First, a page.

Nowhere in the Himalayas is the natural environment more rich and diverse than it is Bhutan. One of Bhutan’s ancient names by the Tibetan neighbors was Menjong Yul, meaning ‘the land of Medicinal Herbs’ and so rightfully. Even today, natural environment is mostly in undisturbed and pristine form. The ecosystem in Bhutan is diverse, because of its location, great geographical and climatic variations. Bhutan’s high, rugged mountains and deep valleys are rich with spectacular biodiversity, making one of the world’s ten most important biodiversity ‘hotspots’. For centuries, Bhutanese have treasured the natural environment and have looked upon it as the source of all life. This traditional reverence for nature has delivered Bhutan into the 21st century with an environment still richly intact. The country wishes to continue living in harmony with nature and to pass on this rich heritage to its future generations.
Knowing the importance of the natural environment, Royal Government of Bhutan takes its conservations at the heart of its development strategy. Royal Government of Bhutan has also committed in maintaining 60 percent forest cover for all time to come. Currently the total land under forest cover is 65 percent and more than 26 percent of the land is under the protected areas, comprising of four national parks and about 9 percent of the land fall under biological corridors so that the wild life sanctuaries and nature reserves connect protected areas.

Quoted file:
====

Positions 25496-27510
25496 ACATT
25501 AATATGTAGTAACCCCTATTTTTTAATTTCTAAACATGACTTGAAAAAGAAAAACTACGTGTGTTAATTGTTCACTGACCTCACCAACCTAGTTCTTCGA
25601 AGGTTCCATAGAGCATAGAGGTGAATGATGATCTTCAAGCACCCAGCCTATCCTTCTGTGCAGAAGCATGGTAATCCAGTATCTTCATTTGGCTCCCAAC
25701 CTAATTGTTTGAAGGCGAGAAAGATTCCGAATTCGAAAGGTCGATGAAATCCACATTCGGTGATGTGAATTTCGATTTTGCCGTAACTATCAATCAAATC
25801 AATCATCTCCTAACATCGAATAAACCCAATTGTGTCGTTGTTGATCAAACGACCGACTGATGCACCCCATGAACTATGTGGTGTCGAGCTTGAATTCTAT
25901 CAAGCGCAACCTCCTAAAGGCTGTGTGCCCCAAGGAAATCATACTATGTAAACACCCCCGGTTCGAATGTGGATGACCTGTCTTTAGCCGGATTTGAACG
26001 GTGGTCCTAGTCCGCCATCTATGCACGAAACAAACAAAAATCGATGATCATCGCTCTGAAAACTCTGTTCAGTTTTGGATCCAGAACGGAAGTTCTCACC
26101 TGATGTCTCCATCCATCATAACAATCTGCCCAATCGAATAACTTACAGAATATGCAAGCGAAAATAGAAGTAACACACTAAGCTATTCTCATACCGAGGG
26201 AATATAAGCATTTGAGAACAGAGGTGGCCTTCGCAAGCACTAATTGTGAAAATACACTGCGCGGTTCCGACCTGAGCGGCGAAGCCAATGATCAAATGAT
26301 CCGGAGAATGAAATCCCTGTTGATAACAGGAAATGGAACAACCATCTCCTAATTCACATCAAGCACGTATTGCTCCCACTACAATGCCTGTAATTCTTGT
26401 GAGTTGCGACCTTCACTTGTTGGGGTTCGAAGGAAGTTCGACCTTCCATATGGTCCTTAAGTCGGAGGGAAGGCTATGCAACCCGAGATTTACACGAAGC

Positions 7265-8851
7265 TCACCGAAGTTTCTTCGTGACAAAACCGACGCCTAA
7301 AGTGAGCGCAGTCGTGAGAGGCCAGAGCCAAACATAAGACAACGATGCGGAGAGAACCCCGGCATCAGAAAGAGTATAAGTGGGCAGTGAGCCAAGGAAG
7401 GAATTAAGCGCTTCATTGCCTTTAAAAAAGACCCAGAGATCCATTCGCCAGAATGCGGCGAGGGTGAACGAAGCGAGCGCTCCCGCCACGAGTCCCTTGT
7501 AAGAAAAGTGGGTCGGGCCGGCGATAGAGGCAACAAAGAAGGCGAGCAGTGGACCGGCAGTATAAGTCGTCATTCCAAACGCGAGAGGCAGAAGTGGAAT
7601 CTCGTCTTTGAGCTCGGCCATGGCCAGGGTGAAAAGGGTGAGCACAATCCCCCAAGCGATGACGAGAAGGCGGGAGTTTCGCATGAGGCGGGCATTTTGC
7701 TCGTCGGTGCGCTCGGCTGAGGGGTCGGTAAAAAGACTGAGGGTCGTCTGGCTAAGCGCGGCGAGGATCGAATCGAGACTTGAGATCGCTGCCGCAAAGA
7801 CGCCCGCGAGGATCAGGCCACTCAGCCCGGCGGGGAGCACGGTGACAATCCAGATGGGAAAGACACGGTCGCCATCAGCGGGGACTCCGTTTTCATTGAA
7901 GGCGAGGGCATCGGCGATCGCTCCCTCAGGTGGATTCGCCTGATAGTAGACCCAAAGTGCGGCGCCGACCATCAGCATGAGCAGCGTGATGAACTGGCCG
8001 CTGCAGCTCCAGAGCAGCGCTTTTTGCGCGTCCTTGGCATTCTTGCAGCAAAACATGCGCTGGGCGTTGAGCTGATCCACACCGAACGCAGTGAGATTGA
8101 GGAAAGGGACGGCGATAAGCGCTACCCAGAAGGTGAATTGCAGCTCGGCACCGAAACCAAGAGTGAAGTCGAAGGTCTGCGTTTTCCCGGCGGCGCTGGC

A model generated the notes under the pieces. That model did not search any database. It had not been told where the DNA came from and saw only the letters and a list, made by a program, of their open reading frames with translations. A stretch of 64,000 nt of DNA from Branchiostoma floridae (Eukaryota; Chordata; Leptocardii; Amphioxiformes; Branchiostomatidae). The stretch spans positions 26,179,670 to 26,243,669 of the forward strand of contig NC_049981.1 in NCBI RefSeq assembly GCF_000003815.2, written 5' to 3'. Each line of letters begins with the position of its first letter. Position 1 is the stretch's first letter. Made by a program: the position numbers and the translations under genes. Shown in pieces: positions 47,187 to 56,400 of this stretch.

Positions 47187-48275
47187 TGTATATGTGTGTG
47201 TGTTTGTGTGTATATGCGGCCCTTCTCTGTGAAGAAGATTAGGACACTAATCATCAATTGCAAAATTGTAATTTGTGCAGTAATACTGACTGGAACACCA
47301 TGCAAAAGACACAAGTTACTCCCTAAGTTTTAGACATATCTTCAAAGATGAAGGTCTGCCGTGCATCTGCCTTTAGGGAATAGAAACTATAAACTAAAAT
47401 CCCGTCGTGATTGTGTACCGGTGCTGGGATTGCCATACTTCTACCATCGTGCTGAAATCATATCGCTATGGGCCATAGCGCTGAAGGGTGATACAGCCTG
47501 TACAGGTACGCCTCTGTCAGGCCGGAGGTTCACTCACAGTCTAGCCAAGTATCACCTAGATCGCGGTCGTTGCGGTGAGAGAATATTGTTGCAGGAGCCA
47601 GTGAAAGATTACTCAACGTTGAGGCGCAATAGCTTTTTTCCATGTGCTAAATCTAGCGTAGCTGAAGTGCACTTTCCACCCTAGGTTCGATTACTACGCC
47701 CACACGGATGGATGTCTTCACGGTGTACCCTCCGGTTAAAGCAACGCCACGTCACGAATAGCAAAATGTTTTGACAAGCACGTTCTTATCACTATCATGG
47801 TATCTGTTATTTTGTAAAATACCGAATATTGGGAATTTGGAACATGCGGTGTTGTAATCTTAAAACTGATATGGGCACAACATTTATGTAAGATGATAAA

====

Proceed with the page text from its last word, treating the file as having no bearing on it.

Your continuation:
Fortunately for Bhutan, maintaining a balanced natural ecosystem remains the central theme of its development process. The country’s development policies disregard sacrificing its natural resource base for short term economic gains and are consistent with the central tenets of sustainable development, environmental conservation and cultural values.
In 1998, Bhutan was identified by Norman Myers as one of the ten bio-diversity hot spots in the world. It has been identified as the centre of 221 global endemic bird areas. The country signed the Convention on Biological Diversity and United Nations Framework Convention on Climate Change in Rio de Janeiro in 1992. These conventions were ratified in 1995 at the 73rd session of the National Assembly. The Royal Government of Bhutan has also made a national commitment to uphold its obligation to future generations by charting a path of development called the “Middle Path” – this is the development which upholds both environmental and cultural preservation as an integral part of the development process.
Flora and Fauna